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What to do on the allotment in early September

Posted by Guy Barter on 02 Sep 2010 at 02:12 PM

Colder and dewy nights have led to reduced watering need and pest problems.  It is even too cold at night for blight, although once mild moist nights return disease could break out afresh.

 

• Spraying is almost up to date, but squashes and pumpkins continue to need mildew control sprays of potassium bicarbonate and the large numbers of cabbage family plants require caterpillar and aphid treatment with natural pyrethrins every so often.

 

• The very last of the young plants go out – plug plants of French beans, chicories and parsley follow spent late broad beans. 

 

• Plug plants of cabbages and salad onions are still at their early stages but look satisfactory and no further sowing needs doing.

 

• Lettuces and spinach for over-wintering need sowing this weekend, and space will be found by lifting potatoes.  Soon the over-wintered onion sets will arrive.  These need prompt planting, and the potatoes now growing where these are to go will need lifting sooner rather than later so the ground is ready and there are no delays.

 

• Many second-early spuds are now ready to lift and the last of the first earlies have reached the end of their road.  The maincrop potatoes are beginning to die back and are being weeded and generally got ready for lifting in mid-September.

 

• Weeds have grown markedly all over the plot since the rains and these are still being steadily pulled or hoed.  Now that watering is more or less finished for the year, the depressions around plants put in to enhance watering are filled during hoeing and won’t be reinstated.  Drawing up earth round the base of tall plants to steady them won’t be done this year as the plants are much shorter than usual due to early drought.

 

• Celery, celeriac, Florence fennel and Swedes  are exceptions as these will need watering every few days to ensure good crops.  Watering will lead to slugs so slug control is not neglected.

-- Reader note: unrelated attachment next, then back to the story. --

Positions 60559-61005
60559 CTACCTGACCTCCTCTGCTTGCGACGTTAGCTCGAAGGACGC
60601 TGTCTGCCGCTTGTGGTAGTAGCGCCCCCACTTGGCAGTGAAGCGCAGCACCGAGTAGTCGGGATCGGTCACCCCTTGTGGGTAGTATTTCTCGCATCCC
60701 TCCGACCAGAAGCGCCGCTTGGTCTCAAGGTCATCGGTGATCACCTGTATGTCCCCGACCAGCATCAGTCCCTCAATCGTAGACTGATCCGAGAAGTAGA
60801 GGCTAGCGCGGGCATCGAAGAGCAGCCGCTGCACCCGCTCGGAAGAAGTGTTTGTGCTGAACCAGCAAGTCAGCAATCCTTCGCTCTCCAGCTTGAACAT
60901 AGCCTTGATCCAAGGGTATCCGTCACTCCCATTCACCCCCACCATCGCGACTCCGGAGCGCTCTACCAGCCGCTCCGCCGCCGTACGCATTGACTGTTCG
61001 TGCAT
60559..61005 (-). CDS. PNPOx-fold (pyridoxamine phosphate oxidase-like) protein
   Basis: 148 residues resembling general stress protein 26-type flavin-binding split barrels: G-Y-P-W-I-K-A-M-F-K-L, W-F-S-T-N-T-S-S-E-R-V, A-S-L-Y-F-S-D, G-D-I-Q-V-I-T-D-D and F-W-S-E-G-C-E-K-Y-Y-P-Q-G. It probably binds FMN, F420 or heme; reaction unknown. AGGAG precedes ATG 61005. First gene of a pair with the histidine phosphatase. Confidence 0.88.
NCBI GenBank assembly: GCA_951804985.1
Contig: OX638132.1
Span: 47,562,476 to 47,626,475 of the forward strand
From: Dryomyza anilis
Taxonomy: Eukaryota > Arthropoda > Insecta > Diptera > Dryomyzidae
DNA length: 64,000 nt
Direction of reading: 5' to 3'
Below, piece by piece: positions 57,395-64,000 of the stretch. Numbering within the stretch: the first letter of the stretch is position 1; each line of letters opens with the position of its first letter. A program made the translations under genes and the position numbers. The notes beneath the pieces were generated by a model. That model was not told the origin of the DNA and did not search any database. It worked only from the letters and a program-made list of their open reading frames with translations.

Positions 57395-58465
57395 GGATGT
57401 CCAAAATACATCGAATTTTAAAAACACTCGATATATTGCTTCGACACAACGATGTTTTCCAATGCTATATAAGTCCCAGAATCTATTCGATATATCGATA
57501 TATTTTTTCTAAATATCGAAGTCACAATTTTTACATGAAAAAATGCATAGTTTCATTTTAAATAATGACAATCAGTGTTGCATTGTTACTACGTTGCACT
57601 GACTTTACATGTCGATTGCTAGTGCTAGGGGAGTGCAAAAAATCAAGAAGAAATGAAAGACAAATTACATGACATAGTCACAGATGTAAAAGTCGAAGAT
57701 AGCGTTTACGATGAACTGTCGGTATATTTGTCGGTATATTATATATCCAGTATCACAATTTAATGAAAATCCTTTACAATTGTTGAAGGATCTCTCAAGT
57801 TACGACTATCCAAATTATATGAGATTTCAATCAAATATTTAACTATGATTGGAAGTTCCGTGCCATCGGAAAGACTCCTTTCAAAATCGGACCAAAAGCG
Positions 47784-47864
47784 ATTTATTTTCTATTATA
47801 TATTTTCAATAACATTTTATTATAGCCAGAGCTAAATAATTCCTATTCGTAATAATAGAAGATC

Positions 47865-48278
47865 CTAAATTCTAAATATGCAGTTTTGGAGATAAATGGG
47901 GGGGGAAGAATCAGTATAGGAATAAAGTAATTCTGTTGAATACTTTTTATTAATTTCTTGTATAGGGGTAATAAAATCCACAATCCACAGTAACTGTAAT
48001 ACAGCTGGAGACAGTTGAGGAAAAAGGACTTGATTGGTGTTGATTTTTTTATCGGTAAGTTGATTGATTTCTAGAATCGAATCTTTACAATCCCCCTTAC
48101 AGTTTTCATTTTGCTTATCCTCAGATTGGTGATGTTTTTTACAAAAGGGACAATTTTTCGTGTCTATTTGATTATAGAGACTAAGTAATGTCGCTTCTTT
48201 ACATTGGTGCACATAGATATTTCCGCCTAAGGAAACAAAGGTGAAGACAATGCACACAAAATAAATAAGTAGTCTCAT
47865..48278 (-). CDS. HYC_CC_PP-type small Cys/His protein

• Crops are being cleared now.  One, the late broad beans has entirely succumbed to rust and is a write off – and yet last year it was good.  Others such as climbing French beans and bush tomatoes have run their natural course.  The remnants are composted.  With no further need to sow or plant this land is now left fallow to allow weed control.

 

• Large volumes of crop debris are now on their way to the compost pits.  The less rotted material from the spring pit is now being added to the new pit.  This will uncover well-rotted compost lower down which will be used to prepare the soil for autumn sown and planted crops such as peas and lettuce, as manure won’t be delivered until November.

 

• The main task, however, is harvesting with plentiful supplies of almost everything becoming available.  Even with the best planning this is liable to exceed the household needs from time to time so that preserving and storing are also important tasks for this weekend.  One extremely good way of using up the embarrassment of tomatoes, peppers, aubergines and courgettes is that staple of later summer for both immediate consumption and the freezer, ratatouille lasagne: http://www.goodhousekeeping.com/recipefinder/ratatouille-lasagna-2933

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